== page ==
The New York Times dives into Da Corte’s immersive world, in which the artist’s “riotous post-post-Pop sensibility” transforms MASS MoCA’s galleries into a “ravishing and terrifying” environment of sculpture and video installations.

Provocative, puzzling, and visually seductive, in his first museum survey Alex Da Corte’s neon-bright, exuberant works merge the languages of abstraction and modern design with banal, off-brand items, ranging from shampoo to soda to tchotchkes and household cleaning supplies.

Acid-hued and organized with a rigorous formal logic, Da Corte’s mash-ups mine products of domestic life—which he finds on pilgrimages to supermarkets, flea markets, and dollar stores—for unexpected visual appeal, as well as emotional and libidinous impact.

Heir to Pop artists of the 1960s, Da Corte combines common consumer objects with popular culture, personal family narratives—and other artists’ work—in vibrant installations of sculptures, paintings, and videos. Taking over MASS MoCA’s second-floor galleries, “Free Roses” features a selection of works made over the last 10 years, as well as a major new installation, which serves as a conceptual fulcrum for the entire show.

The centerpiece of the exhibition is a sprawling new ensemble created for the museum’s 100-foot long, 30-foot tall gallery. It is the artist’s sixth installment in a series of works based on Arthur Rimbaud’s poem “A Season in Hell.”

The young 19th-century poet’s angst-ridden prose—about self-knowledge, work, and love—is mirrored in Da Corte’s references to his suburban upbringing, teenage desire, family relationships, love, and loss.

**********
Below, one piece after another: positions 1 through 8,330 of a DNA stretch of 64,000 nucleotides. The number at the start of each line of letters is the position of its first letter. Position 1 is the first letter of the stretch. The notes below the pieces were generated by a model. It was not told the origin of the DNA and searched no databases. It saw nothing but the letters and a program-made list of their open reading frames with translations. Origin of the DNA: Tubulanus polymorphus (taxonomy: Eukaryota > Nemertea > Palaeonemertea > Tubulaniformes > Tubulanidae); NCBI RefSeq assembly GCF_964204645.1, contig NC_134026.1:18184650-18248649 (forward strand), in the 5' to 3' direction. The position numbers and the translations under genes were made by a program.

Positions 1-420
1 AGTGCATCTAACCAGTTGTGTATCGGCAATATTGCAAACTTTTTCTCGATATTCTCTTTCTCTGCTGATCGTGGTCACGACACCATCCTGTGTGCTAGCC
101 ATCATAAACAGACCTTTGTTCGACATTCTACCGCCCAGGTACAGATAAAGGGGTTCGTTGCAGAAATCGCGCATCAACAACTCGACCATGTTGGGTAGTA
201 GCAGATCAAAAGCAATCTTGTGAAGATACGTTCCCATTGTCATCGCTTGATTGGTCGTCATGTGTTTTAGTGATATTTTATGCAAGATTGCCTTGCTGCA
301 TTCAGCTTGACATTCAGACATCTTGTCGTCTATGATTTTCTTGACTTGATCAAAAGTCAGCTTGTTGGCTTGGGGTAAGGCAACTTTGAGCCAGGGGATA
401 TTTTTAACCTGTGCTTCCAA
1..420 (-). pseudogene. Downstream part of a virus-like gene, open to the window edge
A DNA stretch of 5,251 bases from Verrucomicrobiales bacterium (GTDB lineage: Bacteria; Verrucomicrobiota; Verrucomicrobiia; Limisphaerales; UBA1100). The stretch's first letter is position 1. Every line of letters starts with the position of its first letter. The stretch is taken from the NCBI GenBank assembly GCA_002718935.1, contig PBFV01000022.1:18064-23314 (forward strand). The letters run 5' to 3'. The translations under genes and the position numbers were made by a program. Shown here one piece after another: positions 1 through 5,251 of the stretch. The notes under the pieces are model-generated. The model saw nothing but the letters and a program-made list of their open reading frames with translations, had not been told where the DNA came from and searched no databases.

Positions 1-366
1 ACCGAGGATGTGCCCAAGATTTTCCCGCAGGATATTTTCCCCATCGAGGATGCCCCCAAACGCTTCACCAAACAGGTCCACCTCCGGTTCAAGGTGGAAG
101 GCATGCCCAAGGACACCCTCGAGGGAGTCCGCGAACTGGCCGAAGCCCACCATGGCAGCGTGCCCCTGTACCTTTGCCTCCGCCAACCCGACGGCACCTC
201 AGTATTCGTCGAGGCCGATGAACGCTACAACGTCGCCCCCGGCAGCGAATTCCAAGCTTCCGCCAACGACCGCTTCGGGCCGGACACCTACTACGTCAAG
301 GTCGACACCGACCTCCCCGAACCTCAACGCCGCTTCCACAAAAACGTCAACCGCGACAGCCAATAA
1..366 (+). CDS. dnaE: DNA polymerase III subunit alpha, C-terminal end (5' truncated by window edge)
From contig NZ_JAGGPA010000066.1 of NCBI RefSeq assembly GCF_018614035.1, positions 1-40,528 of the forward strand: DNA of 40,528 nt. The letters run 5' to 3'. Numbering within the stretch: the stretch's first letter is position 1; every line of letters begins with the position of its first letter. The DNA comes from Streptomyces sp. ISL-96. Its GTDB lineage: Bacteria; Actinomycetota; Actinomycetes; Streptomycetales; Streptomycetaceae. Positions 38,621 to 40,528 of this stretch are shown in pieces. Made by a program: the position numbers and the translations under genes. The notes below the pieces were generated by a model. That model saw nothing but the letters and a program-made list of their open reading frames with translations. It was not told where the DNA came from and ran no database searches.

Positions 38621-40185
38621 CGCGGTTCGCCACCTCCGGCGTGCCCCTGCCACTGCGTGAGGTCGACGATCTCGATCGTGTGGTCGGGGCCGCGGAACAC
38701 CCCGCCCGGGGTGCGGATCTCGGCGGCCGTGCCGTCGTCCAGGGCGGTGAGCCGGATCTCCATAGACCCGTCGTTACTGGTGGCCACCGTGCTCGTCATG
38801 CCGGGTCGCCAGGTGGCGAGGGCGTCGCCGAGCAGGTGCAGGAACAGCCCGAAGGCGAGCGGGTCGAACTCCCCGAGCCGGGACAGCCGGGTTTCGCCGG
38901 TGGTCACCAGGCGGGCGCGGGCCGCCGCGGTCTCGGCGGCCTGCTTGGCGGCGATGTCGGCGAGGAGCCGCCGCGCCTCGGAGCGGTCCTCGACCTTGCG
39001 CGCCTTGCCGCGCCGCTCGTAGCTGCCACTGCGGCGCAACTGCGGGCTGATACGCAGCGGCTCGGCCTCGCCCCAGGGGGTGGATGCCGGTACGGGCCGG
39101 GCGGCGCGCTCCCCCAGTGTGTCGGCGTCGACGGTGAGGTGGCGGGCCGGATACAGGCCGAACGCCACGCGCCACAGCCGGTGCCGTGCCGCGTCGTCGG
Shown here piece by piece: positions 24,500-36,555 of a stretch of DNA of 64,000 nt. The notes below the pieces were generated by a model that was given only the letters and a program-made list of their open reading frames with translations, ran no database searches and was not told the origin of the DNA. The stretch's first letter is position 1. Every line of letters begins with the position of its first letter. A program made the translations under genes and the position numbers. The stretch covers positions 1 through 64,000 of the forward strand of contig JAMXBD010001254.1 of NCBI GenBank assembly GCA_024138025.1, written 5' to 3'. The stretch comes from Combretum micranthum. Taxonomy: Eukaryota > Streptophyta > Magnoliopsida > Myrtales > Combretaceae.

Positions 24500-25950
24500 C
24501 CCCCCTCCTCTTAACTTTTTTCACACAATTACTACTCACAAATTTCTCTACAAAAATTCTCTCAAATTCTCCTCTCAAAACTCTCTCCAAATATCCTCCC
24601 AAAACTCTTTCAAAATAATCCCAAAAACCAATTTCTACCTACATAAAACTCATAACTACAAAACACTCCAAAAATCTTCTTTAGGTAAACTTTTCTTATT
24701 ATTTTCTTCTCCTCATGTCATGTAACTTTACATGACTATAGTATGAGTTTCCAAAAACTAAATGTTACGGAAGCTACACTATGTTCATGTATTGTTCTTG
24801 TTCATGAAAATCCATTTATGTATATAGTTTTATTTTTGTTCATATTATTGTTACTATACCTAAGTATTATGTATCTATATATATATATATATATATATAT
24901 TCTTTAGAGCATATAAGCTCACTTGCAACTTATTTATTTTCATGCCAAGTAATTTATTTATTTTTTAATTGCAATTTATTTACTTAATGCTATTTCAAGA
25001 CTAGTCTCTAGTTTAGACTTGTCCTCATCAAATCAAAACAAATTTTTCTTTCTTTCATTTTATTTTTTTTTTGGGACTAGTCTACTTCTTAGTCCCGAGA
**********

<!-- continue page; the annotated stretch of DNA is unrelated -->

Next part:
Also on view are three videos inspired by “A Season in Hell,” along with a suite of table sculptures—a series originally developed from props used in the videos. Meticulous arrangements of items such as picture frames, plastic grapes, a Wiffle bat, and hair rollers placed atop a surface supported by sawhorses [Untitled (Buffet)], 2012, read like sophisticated time capsules. Like his predecessors Mike Kelley, Paul McCarthy, and Jim Shaw, Da Corte investigates the cultural and psychological narratives invested in the objects he manipulates.

Alex Da Corte's “Lightning.,” courtesy, The Boston Globe.

Alex Da Corte’s “Lightning.,” courtesy, The Boston Globe.

Below is a review fly Sebastian Smee from the Boston Globe.

It is unreasonable — it is actually mad — to expect as much as we do of objects. We feel them pulsing with possibility in our jeans pockets. We squeeze them until they squirt sauce onto our plates. We slice them and toast them and suck them and cradle them, and all the time we want something from them.

In functional terms, that something is simple. In psychological terms, what we want so far surpasses anything the objects could possibly provide that to reflect on the mismatch is to become humiliatingly aware of a low drone of hysteria inside us.

You’ll know what I’m talking about as soon as you enter “Free Roses,” a demented, fluorescent, and at times quite brilliant show of sculptures, paintings, videos, and installations by Alex Da Corte at the Massachusetts Museum of Contemporary Art.